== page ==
When entrepreneur Labib Shalak was looking for a place to base his software company, MobiNets, one city sprang to mind: Tripoli, Lebanon.
It is Shalak's hometown and the 39-year-old was eager to invest in a city that usually plays second fiddle to its more glamorous southern counterpart, Beirut.
"Our objective was to create jobs," said Shalak, who was recently named one of Lebanon's top entrepreneurs by a leading business magazine. "I wanted to return home and make a positive contribution."
It was a vision he shared with IFC, which made a $2 million equity investment in MobiNets in 2011. Now, thanks in part to that support, the company is a major player in the mobile game.
MobiNets, which helps telecom firms better manage their mobile networks, has inked deals with some of the biggest names in the mobile industry, including Vodafone and Orange.
As well, the company has doubled its workforce in the last couple of years and now employs 100 people. Shalak says IFC's investment and advisory services were instrumental in that process.
The investment provided capital essential to the company’s growth and strengthened its ability to deliver on large projects. Meanwhile, an IFC advisory services team helped assess the company’s corporate governance using material tailored to small and medium enterprises. That allowed Mobinets to strengthen its board functioning and control environment, among other things. IFC recommended Shalak hire a chief financial officer, something the career engineer said has paid off.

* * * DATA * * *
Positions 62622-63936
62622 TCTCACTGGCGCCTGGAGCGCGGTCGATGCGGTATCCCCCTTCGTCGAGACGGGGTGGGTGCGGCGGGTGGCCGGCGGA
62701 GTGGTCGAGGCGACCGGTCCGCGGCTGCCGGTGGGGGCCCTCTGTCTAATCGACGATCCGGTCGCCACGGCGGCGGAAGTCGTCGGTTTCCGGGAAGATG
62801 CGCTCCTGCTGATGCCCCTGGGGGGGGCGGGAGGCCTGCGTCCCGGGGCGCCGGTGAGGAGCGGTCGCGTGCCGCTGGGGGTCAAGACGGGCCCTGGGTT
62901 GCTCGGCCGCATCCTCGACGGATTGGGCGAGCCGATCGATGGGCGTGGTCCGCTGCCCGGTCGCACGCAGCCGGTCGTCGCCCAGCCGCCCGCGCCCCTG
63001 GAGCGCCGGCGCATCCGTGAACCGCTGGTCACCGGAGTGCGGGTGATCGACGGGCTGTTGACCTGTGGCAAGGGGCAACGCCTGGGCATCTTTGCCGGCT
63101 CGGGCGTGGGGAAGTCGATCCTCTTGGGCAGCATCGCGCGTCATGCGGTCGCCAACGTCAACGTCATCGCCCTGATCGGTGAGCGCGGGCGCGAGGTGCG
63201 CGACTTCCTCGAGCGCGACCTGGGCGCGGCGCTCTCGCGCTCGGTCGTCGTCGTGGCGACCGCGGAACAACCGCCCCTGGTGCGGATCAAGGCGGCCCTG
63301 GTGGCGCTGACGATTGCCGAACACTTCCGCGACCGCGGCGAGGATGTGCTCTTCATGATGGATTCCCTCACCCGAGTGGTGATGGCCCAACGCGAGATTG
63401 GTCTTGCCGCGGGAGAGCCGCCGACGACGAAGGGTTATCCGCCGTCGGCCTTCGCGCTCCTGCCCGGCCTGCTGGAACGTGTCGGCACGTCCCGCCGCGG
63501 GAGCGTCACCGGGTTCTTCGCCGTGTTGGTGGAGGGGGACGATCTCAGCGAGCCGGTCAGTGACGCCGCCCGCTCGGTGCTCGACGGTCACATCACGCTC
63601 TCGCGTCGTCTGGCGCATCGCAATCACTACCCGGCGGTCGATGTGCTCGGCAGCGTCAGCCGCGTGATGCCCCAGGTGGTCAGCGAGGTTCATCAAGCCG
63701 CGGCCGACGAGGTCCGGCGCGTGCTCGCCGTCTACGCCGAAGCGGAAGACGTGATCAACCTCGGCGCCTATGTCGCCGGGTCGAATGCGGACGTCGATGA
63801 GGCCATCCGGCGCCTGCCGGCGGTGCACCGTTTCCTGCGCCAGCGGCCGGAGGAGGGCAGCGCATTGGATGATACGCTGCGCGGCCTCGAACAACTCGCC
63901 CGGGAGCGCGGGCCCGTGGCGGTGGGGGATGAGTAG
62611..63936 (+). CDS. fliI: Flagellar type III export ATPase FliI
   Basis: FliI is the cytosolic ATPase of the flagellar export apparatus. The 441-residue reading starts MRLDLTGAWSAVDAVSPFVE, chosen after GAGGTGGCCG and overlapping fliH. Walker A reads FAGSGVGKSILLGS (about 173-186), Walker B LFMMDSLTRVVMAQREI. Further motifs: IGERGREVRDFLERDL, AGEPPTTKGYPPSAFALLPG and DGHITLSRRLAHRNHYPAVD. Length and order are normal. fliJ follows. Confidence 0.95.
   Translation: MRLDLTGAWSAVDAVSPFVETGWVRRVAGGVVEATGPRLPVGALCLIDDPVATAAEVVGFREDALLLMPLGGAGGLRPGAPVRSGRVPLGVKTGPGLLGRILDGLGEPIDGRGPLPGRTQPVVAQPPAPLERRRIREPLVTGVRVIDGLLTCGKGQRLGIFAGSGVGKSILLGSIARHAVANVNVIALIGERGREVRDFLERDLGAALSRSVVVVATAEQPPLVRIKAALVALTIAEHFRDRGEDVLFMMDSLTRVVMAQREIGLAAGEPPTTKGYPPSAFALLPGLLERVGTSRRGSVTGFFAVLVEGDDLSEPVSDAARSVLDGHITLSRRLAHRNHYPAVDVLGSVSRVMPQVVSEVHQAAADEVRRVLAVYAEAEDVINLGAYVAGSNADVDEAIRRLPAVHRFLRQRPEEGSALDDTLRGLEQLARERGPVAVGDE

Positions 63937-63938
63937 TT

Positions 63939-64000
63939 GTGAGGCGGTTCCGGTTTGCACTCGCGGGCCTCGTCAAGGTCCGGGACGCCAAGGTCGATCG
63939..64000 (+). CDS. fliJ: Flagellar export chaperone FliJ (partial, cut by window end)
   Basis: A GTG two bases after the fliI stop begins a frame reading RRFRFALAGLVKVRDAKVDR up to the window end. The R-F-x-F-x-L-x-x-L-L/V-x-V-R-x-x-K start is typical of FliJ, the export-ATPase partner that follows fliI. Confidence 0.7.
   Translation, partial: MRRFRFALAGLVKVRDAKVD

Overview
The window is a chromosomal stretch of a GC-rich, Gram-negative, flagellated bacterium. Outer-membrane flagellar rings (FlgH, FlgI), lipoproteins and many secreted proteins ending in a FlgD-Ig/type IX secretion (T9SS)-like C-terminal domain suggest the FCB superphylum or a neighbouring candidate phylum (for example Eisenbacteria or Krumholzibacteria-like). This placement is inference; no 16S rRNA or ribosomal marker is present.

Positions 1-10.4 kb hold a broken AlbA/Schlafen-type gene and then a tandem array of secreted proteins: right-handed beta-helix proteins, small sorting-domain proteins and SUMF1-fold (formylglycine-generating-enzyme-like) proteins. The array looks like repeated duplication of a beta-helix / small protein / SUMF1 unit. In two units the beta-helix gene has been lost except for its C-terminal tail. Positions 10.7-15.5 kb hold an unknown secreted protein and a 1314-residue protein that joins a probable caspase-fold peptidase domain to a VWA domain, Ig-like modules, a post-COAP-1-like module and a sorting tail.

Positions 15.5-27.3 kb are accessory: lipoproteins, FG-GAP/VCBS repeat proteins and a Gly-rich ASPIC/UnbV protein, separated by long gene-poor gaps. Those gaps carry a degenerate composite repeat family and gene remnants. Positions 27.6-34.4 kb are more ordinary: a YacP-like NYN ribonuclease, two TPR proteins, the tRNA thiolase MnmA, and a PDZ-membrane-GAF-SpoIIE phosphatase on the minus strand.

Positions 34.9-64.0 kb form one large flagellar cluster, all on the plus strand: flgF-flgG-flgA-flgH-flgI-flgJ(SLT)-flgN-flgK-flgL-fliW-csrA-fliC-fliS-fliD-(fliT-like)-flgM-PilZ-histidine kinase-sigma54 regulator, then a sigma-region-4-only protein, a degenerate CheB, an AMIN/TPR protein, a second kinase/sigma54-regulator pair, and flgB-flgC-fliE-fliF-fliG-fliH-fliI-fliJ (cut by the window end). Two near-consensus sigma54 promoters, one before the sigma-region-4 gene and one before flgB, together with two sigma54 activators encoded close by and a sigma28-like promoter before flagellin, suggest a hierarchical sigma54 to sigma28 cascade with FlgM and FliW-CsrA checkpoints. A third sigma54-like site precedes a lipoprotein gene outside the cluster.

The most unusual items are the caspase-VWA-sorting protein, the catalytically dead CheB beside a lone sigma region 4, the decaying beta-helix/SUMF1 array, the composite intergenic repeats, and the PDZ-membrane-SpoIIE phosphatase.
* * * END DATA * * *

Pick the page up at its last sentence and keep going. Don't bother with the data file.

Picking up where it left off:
When asked where MobiNets would be without IFC, he said, "Not where we are today. We would probably be a small player in a place that requires a global presence."
The IFC investment was part of a strategy to partner with promising companies to support Lebanon's nascent information technology sector. It’s also designed to drive growth into a part of the country that is often overlooked by foreign investors.
"Lebanon is full of investment opportunities, but usually the focus is on Beirut," said Tom Jacobs, IFC Principal Country Officer. "The success of MobiNets proves that private businesses can thrive beyond the capital and that good opportunities exist in centers like Tripoli. These investments make a positive impact on communities, especially by creating high-quality jobs."
While MobiNets has grown dramatically in recent years, Shalak isn't resting on his laurels. Buoyed by a series of big contracts, some won in the face of competition from large software companies, he's aiming to turn MobiNets into a $50 million company in three years.